We literally rely on loved-ones’ behavior to guide our beliefs about ourselves, and to know the person we believe ourselves to be and see in the mirror while brushing our teeth.
And when those others stop providing the responses we’re conditioned to expect, or that we grew accustomed to, we’re not really ourselves anymore. We stop being the person we thought we were.
And when people in marriages or romantic relationships of any kind become someone else, everything tends to break.
But you know that already.
Because it’s not just you. And it’s not just me. And that often makes us feel better to know we’re not in this alone.
But I don’t really feel that way about this, because it’s another in a LONG and distinguished list of things that cause divorce that WOULDN’T cause divorce if we were simply aware of it before it happened, or as it was happening.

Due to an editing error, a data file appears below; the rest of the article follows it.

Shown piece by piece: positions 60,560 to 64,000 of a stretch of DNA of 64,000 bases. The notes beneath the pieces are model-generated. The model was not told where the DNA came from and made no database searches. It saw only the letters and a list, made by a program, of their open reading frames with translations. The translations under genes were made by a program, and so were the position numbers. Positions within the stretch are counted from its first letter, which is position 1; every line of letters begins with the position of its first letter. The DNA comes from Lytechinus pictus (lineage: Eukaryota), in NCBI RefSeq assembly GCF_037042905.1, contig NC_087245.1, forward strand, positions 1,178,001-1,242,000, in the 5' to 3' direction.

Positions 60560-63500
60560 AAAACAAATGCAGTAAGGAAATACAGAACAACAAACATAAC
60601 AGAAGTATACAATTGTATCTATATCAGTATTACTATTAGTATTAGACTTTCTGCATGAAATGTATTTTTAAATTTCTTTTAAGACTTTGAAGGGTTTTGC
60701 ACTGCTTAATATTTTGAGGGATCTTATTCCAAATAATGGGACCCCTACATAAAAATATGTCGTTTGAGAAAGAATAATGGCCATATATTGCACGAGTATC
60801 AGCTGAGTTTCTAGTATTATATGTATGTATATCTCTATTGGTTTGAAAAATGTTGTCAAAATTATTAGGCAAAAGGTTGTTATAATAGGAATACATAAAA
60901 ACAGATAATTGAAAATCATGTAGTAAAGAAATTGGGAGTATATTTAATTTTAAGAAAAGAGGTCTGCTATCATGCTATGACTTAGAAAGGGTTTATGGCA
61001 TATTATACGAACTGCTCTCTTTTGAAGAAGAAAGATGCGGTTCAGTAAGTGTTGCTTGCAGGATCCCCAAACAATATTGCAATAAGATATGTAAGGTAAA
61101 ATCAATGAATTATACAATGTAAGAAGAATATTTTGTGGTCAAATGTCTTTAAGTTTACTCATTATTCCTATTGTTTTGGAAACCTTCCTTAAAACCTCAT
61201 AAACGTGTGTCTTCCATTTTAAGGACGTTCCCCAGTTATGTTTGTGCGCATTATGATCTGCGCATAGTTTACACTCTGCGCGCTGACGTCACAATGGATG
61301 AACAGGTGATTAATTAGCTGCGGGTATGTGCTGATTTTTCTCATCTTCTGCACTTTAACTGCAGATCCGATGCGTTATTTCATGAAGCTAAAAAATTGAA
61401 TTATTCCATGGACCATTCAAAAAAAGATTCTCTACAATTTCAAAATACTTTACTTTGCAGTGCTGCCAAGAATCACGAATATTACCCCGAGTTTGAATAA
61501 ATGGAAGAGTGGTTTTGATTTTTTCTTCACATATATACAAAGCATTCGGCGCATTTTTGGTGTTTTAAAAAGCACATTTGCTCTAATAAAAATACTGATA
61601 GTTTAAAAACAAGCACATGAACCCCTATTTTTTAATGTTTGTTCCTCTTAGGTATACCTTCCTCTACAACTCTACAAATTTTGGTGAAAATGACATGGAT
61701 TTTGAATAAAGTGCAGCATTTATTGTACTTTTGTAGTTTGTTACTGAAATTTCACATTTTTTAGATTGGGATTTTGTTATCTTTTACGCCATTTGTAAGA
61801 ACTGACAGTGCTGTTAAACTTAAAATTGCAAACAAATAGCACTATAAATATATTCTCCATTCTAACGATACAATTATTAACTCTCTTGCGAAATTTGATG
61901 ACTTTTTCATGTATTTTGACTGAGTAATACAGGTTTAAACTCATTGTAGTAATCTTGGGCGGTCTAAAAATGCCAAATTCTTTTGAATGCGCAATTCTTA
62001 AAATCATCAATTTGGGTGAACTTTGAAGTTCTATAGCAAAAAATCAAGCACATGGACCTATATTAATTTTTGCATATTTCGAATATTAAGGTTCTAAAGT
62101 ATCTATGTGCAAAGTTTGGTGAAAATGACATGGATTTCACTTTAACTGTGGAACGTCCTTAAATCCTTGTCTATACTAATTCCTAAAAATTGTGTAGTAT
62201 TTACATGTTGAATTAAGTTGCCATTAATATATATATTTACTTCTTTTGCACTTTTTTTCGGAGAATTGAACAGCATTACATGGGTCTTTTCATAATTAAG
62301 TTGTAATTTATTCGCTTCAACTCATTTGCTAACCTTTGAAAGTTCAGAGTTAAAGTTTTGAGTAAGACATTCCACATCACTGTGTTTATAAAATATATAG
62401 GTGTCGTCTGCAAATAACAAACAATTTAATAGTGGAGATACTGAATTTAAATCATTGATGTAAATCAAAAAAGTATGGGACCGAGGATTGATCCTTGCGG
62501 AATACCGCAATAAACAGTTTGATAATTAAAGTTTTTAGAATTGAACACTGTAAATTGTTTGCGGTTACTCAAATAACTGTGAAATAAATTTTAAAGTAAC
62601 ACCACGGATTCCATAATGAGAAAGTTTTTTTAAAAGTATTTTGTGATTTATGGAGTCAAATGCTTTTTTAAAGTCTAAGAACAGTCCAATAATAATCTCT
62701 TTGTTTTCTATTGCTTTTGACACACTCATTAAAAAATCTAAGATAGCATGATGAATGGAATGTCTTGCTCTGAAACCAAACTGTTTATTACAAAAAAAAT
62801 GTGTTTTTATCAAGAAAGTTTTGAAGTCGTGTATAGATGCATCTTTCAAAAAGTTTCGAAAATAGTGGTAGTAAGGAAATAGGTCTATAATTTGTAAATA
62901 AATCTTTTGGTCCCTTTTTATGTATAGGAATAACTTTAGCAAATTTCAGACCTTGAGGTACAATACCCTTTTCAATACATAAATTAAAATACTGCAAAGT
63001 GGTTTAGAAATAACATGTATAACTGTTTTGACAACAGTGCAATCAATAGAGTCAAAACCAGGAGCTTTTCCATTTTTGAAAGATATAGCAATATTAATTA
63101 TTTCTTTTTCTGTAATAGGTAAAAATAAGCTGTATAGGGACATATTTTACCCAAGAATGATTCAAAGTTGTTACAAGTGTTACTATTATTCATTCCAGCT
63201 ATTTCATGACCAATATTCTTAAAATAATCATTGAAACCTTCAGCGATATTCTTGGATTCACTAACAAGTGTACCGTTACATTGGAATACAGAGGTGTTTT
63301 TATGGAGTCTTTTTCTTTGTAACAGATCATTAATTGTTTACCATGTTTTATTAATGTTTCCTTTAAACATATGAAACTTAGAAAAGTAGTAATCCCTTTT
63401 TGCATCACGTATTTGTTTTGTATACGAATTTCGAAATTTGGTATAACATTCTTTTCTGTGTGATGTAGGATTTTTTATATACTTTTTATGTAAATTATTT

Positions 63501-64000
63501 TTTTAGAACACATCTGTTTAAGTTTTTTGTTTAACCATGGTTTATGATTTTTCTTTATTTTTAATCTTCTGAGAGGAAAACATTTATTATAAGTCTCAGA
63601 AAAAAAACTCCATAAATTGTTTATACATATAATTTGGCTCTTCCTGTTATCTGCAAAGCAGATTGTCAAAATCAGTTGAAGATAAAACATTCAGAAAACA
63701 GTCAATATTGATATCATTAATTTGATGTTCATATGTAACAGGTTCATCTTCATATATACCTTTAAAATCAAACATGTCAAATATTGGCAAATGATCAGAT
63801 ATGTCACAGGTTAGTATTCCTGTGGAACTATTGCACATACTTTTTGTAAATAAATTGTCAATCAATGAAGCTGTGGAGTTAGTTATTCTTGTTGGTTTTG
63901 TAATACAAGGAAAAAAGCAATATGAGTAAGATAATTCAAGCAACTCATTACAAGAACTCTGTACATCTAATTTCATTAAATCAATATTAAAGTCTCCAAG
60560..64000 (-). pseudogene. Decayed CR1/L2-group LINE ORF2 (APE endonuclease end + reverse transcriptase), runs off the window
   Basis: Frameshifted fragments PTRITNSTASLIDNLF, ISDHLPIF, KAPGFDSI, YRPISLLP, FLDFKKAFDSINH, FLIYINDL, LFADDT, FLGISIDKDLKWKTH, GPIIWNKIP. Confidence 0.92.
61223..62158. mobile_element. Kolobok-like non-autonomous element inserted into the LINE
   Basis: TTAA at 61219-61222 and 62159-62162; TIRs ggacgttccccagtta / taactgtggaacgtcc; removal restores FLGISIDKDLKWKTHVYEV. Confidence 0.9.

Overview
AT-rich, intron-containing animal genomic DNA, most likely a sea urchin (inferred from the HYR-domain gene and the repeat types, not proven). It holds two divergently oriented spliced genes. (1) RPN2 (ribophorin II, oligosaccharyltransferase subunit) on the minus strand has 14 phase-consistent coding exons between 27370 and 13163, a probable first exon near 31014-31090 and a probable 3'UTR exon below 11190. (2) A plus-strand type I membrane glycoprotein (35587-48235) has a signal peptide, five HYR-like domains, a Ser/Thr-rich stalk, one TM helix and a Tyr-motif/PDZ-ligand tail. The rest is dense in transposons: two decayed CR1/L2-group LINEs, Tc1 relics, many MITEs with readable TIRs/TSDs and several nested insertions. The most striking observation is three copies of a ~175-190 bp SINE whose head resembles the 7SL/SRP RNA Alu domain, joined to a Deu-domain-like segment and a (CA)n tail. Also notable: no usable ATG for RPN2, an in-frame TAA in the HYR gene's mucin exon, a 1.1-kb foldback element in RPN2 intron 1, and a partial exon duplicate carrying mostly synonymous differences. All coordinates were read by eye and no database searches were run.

I’m aware of many areas of my life that could use improvement. Sometimes, I take steps to make things better. Sometimes, I let bad habits continue to make my life worse and erode my relationships.
Even when I understand that my words and actions are accidentally hurting someone I love and care about, I still sometimes say or do those things thoughtlessly.
Maybe that will always be.
Or maybe some habits are simply harder to break, and I’ll get there one day.
I didn’t know how to make my wife feel loved.
I don’t know if I would know how to make her feel loved now.
I only know that a bunch of bad things happened because I was unaware of how my words and actions made her feel, and then everything got sick and died.
But you can’t treat an illness that you can’t diagnose.
And maybe now that we’ve identified it, we can do things better.
You deserve it.
And so do all the people who matter most.
If we can treat total strangers with kindness, using polite language and thoughtful action, I think we might be able to do the same for our spouses.
And since I don’t have one of those, I’m going to have to count on you find out.